Oppression of Pakistan’s caricatured feudalism

Farooq Tariq

May 2018

Large swathes of Pakistan are in the stranglehold of caricatured feudalism. These feudal relations are increasingly penetrated by finance capital as it imposes itself on social relations, politics and the economy itself. It has made the lives of millions miserable, deepening and intensifying class exploitation. Rampant inequality and poverty remain chronic issues as millions can still be considered bonded labourers. This harrowing situation is revealed by the fact that only five per cent of agricultural households in Pakistan own nearly two thirds of the farmland.

A legacy of colonialism

The economic system prevailing on the Indian subcontinent before the advent of British colonial rule was designated by Karl Marx as the Asiatic Mode of Production, or “Asiatic despotism.” Agricultural land was not privately owned; instead, it was held communally within rural villages. In this sense it was egalitarian. “Classical” feudalism, as described in the European context, never existed in the subcontinent, yet a variant of feudalism was imposed by British imperialists through the Permanent Settlements Act.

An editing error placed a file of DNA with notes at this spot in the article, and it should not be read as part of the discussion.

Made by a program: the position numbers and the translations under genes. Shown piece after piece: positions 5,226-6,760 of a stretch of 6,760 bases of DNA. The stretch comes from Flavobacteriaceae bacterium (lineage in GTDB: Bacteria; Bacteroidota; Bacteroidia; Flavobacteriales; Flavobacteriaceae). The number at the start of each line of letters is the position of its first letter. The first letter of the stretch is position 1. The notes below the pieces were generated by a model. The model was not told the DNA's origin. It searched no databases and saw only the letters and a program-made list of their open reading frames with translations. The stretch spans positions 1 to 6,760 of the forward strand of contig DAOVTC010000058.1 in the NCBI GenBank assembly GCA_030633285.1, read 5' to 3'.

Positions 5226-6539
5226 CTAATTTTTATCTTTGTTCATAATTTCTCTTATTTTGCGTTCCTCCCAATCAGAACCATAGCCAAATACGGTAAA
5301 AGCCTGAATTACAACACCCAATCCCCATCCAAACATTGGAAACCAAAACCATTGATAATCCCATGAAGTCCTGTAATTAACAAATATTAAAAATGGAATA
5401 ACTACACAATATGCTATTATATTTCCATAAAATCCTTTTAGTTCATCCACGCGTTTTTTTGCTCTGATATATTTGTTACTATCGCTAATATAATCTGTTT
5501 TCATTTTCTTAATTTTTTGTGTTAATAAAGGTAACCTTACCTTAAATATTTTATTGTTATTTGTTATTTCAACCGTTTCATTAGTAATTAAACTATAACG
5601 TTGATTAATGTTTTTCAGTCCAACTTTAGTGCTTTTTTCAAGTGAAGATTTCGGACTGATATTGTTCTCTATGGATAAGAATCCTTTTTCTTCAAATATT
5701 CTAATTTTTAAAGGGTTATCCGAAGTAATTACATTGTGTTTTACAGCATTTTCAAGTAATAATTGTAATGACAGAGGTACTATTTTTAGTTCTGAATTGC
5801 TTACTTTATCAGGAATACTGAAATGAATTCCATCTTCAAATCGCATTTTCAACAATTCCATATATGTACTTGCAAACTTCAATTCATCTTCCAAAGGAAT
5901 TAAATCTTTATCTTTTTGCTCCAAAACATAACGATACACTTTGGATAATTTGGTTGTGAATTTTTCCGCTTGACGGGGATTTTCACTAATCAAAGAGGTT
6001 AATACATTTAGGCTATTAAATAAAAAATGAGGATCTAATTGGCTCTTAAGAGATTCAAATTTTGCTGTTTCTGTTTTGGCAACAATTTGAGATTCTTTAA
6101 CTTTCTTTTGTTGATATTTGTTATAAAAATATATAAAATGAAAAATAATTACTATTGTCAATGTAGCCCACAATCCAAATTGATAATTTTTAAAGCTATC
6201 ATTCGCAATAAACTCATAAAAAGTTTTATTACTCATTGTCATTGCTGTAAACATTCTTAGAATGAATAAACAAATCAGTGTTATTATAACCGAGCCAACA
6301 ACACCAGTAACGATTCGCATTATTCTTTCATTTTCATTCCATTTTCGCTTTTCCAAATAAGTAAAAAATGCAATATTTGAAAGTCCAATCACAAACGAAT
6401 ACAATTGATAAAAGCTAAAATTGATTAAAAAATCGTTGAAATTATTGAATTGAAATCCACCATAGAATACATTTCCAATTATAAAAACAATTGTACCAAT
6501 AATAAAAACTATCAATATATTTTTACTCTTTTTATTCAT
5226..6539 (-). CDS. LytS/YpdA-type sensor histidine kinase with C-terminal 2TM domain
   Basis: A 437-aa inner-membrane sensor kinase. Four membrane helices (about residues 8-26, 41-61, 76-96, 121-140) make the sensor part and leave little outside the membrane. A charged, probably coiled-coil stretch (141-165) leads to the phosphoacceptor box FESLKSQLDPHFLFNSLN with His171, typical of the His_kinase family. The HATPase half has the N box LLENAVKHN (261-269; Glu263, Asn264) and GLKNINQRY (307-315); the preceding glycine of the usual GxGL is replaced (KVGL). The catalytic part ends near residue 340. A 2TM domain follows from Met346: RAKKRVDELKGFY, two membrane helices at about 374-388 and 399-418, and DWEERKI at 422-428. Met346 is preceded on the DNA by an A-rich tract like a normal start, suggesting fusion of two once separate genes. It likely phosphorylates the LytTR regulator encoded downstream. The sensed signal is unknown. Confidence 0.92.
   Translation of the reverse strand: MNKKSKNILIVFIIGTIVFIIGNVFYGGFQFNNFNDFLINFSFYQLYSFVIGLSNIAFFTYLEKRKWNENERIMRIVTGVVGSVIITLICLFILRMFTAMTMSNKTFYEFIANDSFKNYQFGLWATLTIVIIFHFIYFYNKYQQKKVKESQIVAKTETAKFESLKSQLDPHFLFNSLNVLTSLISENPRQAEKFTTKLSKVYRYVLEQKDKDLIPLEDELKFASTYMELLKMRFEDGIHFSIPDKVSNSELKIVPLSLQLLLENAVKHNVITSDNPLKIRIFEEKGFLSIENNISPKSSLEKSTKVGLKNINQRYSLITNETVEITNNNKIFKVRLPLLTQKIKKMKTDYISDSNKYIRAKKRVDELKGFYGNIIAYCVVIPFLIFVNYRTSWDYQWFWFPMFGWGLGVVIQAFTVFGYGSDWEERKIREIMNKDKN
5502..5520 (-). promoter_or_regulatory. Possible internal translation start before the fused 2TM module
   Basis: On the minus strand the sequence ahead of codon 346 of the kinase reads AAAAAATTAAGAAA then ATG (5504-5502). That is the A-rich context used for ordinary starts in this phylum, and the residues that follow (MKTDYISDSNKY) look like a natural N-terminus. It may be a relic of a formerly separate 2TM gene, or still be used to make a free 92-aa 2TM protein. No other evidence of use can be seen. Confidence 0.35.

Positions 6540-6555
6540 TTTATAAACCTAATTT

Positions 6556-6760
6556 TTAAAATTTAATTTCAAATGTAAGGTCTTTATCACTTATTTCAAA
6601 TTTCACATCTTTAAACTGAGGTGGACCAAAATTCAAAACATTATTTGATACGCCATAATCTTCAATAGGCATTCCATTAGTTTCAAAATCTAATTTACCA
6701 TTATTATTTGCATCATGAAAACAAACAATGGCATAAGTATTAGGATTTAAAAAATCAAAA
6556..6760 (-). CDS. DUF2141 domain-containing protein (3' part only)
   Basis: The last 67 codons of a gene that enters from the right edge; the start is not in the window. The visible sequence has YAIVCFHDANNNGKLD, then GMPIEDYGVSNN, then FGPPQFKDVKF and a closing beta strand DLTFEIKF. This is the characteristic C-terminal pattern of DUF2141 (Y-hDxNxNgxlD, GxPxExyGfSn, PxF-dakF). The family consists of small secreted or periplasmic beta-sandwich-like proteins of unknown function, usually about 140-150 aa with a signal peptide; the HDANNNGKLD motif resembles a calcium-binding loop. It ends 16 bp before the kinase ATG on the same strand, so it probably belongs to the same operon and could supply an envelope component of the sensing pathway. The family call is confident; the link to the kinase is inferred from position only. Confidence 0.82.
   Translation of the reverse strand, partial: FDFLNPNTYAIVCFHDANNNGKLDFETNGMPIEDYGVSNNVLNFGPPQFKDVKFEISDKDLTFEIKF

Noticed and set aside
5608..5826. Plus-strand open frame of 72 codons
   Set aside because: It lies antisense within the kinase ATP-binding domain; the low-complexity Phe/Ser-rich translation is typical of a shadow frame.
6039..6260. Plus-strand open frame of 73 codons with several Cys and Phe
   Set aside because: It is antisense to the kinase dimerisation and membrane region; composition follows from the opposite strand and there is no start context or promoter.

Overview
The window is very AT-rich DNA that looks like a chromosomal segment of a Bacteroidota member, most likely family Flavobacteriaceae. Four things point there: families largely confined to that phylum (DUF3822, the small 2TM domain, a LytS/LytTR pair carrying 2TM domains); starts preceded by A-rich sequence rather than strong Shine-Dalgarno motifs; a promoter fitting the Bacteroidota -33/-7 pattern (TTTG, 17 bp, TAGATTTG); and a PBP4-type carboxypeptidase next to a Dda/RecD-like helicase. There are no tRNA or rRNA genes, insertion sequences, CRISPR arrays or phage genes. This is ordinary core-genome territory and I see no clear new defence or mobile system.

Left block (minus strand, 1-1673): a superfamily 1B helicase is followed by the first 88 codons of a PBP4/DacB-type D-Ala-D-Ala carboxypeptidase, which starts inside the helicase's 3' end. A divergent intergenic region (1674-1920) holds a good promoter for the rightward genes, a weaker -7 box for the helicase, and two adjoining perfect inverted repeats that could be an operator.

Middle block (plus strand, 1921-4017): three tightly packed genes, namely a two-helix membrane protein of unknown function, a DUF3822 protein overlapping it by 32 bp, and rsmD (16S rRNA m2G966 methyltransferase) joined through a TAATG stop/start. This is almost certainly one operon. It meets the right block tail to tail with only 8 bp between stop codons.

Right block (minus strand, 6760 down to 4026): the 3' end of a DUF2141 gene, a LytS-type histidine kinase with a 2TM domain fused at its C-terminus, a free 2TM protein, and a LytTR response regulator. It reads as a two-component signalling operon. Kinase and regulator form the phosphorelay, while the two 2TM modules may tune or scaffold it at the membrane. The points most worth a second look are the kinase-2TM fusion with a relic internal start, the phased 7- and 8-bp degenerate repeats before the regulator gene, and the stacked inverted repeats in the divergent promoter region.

The Permanent Settlement Act was introduced first in the states of Bengal and Bihar by the East India Company’s administrative head and later extended by Governor General Lord Cornwallis over northern India in a series of regulations dating from 1 May 1793. With it, the British colonialists bestowed ownership of vast tracts of land mainly to revenue collectors (zemindars) in order to raise land revenue. This grafted native Indians onto the British structure, ensuring their loyalty to British authority.

After partition, this class, along with the comprador bourgeoisie, became Pakistan’s hybrid ruling class. In their failure to carry out a national democratic revolution as the European bourgeoisie did in the 18th and 19th centuries, Pakistan’s capitalists failed to abolish feudalism. Thus Pakistan was suspended in a hybrid model of feudal and capitalist relations.